RESOLUTION

    A. Biotech crops and products have undergone intensive food and environment safety

    tests and are acceptable in the Islamic world as Halal, provided the sources are Halal.

    B. Biotechnology awareness building strategies that would encourage and improve public

    participation in the decision-making process on biotechnology-related issues.

    C. Biotechnology awareness and education programs need to be established by private

    and public sectors to increase biotechnology perception in the country.

    D. The role of Islamic scholars (Ulama) in scientific discussions involving the developments

    of biotechnology, in particular the production of food derived from genetically modified

    crops must be enhanced.

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    INTRODUCTION 1. The World Halal Forum is the premier global Halal industry event. A platform for

    stakeholders in the Halal industry to gather and charter the way forward for the industry as

    a whole. The 5th World Halal Forum, 21 & 22 June 2010, held in Kuala Lumpur attracted over

    800 delegates from 37 different countries, with delegates ranging from government,

    industry, academia and Shariah, certification bodies and NGOs. Other WHF programmes

    include: WHF Industry Dialogues (held in over 6 countries from 2007), WHF Promotional

    Tours (held in over 15 countries), WHF CEO Roundtables and Industry briefings. These

    programmes are to provide specific insights into a particular sector or region.

    2. On the second day of the 5th World Halal Forum, the plenary spilt into two parallel sessions.

    The first session was a workshop on Marketing Halal Products. The second workshop that

    is the focus of this report was on Genetically Modified Crops & Halal sought to begin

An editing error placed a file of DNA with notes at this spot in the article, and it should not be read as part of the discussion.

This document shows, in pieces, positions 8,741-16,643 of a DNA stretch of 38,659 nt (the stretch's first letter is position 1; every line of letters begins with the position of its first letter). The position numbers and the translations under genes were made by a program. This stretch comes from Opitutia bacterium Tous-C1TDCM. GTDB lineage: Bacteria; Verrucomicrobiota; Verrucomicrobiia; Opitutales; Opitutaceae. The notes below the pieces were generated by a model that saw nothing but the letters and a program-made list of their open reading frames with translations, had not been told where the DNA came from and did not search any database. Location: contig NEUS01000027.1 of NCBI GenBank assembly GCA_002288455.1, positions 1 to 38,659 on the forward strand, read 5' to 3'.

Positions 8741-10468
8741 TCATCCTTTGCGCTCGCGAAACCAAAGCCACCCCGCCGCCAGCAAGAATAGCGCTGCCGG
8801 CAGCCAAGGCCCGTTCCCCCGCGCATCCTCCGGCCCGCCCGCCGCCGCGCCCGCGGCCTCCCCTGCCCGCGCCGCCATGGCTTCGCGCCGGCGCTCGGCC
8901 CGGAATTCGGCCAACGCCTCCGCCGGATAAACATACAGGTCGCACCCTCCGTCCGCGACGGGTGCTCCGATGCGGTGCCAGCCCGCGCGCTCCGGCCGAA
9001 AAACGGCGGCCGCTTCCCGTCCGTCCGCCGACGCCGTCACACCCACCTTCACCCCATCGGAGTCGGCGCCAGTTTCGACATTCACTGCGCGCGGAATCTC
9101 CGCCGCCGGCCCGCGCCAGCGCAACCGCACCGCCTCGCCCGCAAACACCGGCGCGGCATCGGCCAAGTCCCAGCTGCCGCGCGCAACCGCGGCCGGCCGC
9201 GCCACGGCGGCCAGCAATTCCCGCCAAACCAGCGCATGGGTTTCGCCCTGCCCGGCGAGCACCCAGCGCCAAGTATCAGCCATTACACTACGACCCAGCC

discussions on the Islamic stance of Genetically Modified Foods. This issue is becoming

    increasingly pertinent with the rise of global of food security issues and the potential of GM

    technology to complement the existing agricultural practices. This roundtable featured

    expert presentations, panel discussions and comments from Shariah experts. The Workshop

    programme can be found in APPENDIX 1.

    3. This workshop attracted over 90 participants, far exceeding the secretariat expectation and

    room size capacity. The secretariat attempted to note all the attendees names and details,

    but due to the large size, this became difficult. Please see APPENDIX 2 for the partial

    attendance list.

    4. This report has been produced verbatim in some parts to fully capture the essence and

    intent of participants.

    5. Speakers and Panellists profiles can be found in APPENDIX 4 and additional comments

    from the secretariat in APPENDIX 5.

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    SESSION 1 OPENING AND PRESENTATIONS

    INTRODUCTION BY MR. DARHIM HASHIM, CEO INTERNATIONAL HALAL INTEGRITY ALLIANCE,

    MALAYSIA

    1. Mr. Darhim Hashim welcomed all participants to the session and introduced the speakers

    and panellist to the audience.

    WELCOME REMARKS BY DR. ANWAR NASIM, ORGANIZATION OF THE ISLAMIC CONFERENCE

    STANDING COMMITTEE ON SCIENCE AND TECHNOLOGY (COMSTECH), PAKISTAN - SESSION

    CHAIR

    2. Dr. Anwar Nasim began the session by explaining that within the 57 OIC countries, there are

    currently two organisations that deal with science and technology; Standing Committee for

    Scientific and Technological Cooperation (COMSTECH) in Islamabad, Pakistan and, Islamic

    Educational, Scientific and Cultural Organization (ISESCO) in Rabat, Morocco.

    3. The aforementioned organisations not only focus on science but also culture, and have

    been organizing workshop events that directly relate to ethics that apply to all disciplines of

    science, GMO and reproductive biology. The main issue that has always been highlighted is